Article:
Many people have an Amazon Echo (or several) in their home and now Alexa is getting even smarter.
New updates mean that Alexa will start second-guessing what you want.
As an example, if you ask how long it would take to boil an egg, Alexa may now follow the answer by asking if you would like to set a timer.
In a blog, Alexa software engineers Anjishnu Kumar and Anand Rathi said: “With a new machine learning system, Alexa can infer that an initial question implies a subsequent request” and this is done via “a number of sophisticated algorithms to detect latent goals, formulate them into actions that frequently span different skills and surface to customers in a way doesn’t feel disruptive”.
One expert warns that it might not be everything it’s cracked up to be. Stuart Miles is the founder of Gadget website Pocket-lint and says it all depends on if it works well: “If you ask it what the capital of Mongolia is in the context of geography homework and its next question is, ‘Do you want to book tickets online?’, then that is going to be annoying, and you are just going to turn it off.”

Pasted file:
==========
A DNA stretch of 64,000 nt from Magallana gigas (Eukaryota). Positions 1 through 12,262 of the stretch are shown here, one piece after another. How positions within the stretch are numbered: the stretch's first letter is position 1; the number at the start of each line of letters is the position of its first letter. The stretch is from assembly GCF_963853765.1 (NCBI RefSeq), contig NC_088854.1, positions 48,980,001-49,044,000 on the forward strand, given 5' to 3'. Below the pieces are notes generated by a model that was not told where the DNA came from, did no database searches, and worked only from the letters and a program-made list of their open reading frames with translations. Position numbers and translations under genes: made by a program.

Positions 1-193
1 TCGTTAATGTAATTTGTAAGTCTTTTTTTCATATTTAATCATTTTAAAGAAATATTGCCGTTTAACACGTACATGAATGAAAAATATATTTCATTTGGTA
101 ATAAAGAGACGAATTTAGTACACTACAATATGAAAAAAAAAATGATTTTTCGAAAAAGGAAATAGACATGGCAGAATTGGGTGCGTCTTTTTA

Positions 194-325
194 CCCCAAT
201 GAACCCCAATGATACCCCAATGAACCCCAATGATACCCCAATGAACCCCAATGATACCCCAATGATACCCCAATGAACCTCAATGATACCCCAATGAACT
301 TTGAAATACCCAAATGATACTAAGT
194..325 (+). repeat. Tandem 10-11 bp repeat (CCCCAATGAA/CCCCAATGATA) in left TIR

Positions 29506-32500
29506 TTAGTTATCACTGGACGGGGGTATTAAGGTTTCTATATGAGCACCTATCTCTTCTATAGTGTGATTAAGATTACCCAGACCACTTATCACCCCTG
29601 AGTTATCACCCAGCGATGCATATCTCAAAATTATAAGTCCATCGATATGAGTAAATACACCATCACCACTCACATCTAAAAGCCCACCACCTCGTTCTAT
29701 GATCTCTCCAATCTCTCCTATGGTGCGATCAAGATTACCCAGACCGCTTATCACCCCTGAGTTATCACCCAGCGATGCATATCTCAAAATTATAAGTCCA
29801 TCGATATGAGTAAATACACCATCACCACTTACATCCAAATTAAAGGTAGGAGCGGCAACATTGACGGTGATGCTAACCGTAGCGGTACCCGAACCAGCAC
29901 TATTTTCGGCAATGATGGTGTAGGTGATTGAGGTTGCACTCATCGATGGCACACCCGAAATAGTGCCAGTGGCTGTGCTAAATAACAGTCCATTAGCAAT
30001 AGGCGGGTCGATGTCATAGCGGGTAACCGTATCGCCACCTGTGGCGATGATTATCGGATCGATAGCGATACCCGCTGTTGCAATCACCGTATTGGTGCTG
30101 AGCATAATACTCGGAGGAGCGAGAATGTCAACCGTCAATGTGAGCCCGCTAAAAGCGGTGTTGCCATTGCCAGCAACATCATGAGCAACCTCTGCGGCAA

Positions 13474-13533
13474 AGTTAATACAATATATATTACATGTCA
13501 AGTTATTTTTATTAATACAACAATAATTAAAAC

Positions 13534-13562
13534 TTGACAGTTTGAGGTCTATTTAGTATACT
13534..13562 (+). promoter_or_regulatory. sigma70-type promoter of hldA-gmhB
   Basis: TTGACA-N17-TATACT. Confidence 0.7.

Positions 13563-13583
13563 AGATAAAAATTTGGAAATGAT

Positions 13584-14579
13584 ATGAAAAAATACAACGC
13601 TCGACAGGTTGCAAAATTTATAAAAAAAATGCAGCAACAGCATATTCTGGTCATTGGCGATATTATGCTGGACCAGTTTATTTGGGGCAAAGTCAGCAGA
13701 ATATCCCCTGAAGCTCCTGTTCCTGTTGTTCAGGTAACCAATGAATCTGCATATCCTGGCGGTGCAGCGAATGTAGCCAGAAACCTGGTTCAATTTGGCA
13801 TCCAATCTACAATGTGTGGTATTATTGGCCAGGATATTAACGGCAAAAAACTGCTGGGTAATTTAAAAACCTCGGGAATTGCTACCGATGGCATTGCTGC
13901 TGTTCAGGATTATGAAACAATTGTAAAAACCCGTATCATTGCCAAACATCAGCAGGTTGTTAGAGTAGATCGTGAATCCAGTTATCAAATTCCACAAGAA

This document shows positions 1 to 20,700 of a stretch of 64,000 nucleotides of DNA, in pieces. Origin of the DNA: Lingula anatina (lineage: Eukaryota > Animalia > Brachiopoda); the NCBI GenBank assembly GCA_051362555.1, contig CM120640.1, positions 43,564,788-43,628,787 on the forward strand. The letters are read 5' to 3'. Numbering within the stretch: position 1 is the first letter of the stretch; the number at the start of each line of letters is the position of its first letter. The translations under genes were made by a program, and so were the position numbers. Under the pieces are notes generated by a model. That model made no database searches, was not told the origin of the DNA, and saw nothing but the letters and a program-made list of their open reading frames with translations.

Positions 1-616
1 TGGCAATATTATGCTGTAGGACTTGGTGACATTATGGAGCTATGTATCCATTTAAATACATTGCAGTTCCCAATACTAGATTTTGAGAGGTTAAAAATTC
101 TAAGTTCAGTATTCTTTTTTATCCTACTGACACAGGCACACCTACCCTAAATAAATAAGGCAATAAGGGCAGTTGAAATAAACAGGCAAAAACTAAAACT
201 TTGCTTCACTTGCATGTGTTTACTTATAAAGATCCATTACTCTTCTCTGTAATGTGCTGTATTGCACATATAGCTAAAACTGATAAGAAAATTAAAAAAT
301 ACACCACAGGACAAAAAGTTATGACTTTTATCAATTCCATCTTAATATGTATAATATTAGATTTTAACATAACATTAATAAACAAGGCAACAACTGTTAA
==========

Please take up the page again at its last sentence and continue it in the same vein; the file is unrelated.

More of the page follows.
Another problem is user error, says Stuart: “One of most asked questions of Alexa is ‘Turn on the lights’, even by people who don’t have smart lights connected to Alexa,” he said. “They think, ‘Alexa is clever, so why can’t it turn on my lights?’ People expect these voice assistants to become more intelligent, but they still have to learn.”
Is Alexa useful or creepy?
Image via Alamy